Lessons in Leadership from The All Blacks
I don’t often do book reviews, I certainly haven’t done one on this blog, but a book which blew me away and I couldn’t put down was “Legacy” by James Kerr. Thanks to Dan Cossins (England Athletics National Coach Mentor – Speed) for recommending it. Head across to Dan’s website and have a look…
Anyway, back to the book. What better source to get lessons on leadership than from the most successful sports team in history?
In this part one of three I’ll cover the first five chapters. James and photojournalist Nick Danziger had the privilege of spending five weeks in the All Blacks camp to find out what made the most successful sporting team on the planet work. The book outlines 15 lessons in leadership which can be applied to business and life not just sport. Here are some of the chapter titles and a peek at the lessons they offer:
1. Sweep the sheds
Before leaving the dressing room at the end of the game, some of the most famous names in world rugby – including Richie McCaw, Dan Carter and Mils Muliaina – stop and tidy up after themselves. They literally and figuratively ‘sweep the sheds’.
Former All Black Andrew Mehrtens describes it as an example of personal humility, a cardinal All Blacks value.
Though it might seem strange for a team of imperious dominance, humility is core to their culture. The All Blacks believe that it’s impossible to achieve stratospheric success without having your feet planted firmly on the ground.
2. Go for the Gap
When you’re on top of your game, change your game. It’s very easy to see life, business, success or society as a linear progression of constant growth and improvement, the truth is that it is cyclical with three distinct phases. These phases are The Learning Phase where we can experience a dip in performance; The Growth Phase, where the learning from the previous phase is embedded and success starts to happen.
Unfortunately most don’t see or refuse the next phase and fail to adapt to it until it’s too late. This is the Decline Phase. The most successful teams (sports and business) recognise this process and when they’re on top of the game, they change their focus, and are usually the leaders and pioneers in their areas of expertise – outwitting the inevitable.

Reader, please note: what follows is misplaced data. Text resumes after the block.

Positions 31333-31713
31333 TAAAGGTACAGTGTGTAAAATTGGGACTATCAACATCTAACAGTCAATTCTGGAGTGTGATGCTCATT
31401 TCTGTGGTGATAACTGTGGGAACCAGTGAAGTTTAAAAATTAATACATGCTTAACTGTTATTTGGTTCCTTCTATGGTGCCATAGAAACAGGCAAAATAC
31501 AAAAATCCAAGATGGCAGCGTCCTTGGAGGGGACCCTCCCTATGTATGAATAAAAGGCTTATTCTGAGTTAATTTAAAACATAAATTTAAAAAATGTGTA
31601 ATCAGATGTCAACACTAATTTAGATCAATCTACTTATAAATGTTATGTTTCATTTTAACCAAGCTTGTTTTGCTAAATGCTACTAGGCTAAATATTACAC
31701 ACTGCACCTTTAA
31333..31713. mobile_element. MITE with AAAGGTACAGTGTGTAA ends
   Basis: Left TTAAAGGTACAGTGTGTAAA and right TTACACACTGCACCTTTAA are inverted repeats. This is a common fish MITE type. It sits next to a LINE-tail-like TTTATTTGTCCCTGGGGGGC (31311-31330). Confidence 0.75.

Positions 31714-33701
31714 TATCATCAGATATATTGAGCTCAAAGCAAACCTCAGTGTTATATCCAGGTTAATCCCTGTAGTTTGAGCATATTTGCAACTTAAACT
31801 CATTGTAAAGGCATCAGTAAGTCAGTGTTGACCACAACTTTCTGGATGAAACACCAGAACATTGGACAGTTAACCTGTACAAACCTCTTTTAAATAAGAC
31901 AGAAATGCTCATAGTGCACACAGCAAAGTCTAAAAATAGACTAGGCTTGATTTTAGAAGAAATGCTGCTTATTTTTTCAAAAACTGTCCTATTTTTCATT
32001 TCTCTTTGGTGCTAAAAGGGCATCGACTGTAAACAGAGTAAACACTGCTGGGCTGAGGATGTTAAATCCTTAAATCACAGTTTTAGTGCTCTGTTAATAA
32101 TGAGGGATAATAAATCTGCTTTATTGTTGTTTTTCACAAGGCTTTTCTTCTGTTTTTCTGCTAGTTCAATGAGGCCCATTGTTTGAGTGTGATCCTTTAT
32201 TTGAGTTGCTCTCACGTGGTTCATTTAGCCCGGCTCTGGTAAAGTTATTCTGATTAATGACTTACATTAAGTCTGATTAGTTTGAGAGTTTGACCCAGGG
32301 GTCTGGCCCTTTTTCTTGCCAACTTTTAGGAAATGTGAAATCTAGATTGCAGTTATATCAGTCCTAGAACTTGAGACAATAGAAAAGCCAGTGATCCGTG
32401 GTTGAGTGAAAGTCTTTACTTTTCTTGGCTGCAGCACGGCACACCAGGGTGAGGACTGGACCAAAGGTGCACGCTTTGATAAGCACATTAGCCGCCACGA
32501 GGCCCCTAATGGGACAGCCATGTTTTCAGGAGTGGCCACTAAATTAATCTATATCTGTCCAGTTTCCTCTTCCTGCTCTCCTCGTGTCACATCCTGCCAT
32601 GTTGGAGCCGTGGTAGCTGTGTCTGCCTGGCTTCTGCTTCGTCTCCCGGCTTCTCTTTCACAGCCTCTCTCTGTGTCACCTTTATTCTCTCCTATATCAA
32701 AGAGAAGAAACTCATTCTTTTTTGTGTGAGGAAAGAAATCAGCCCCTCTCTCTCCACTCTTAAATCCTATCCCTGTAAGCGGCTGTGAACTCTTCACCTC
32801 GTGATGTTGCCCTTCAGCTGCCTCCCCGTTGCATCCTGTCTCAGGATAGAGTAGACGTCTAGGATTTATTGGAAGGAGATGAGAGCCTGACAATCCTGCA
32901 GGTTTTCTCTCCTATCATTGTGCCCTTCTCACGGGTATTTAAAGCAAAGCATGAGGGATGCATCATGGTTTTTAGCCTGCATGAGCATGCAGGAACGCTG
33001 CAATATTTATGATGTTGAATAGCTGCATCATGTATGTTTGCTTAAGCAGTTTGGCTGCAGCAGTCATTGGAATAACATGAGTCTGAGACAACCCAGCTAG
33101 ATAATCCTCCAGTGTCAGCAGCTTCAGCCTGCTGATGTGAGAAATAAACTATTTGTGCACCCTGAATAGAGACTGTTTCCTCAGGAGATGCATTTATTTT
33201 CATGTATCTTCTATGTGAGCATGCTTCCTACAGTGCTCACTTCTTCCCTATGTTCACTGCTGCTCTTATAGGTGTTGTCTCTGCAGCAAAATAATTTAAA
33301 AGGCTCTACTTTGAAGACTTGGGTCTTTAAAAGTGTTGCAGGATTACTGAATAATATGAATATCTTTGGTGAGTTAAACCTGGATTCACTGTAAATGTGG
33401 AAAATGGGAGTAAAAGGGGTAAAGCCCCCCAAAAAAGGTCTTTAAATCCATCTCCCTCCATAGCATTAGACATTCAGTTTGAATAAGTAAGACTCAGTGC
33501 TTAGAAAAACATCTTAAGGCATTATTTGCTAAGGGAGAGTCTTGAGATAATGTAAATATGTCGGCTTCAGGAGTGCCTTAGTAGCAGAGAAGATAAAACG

3. Play with Purpose
This one is simple: Why do you do what you do? Define that and when things get tough, remembering why, your purpose for starting and doing will usually carry you through. What do you stand for? What principles define your foundation? Consider these Loyalty, Integrity, Respect, Work Ethic, Enjoyment and under pinned by Excellence!
4. Pass the Ball
Leaders create leaders. Leaders create leaders by passing on responsibility, creating ownership, accountability and trust. Shared responsibility means shared ownership. A sense of inclusion means individuals are more willing to give themselves to a common cause. If you don’t get the ‘buy in’ from your team, yes you can be successful, but you can be so much more successful with a team around you.
Leaders don’t create followers, they create more leaders. Language is pivotal to winning, language sets the mental and the physical frame for success or winning… A team of “followers” is immediately on the back foot. A team of leaders steps up and fins a way to win. Arm your subordinates with intent…then get out of the way!
5. Create a Learning Environment
Never stop learning. create an environment where your team wants to learn and develop. Leaders are learners! Leaders are teachers… Cumulative changes of 1% make a lot of difference when all added together. We are motivated by purpose, autonomy and a drive towards mastery. Accomplished leaders create an environment in which their people can develop their skills, knowledge and character.
Look beyond your own field of expertise to discover new approaches, learn best practices and push the margins…then they pass on what they have learned.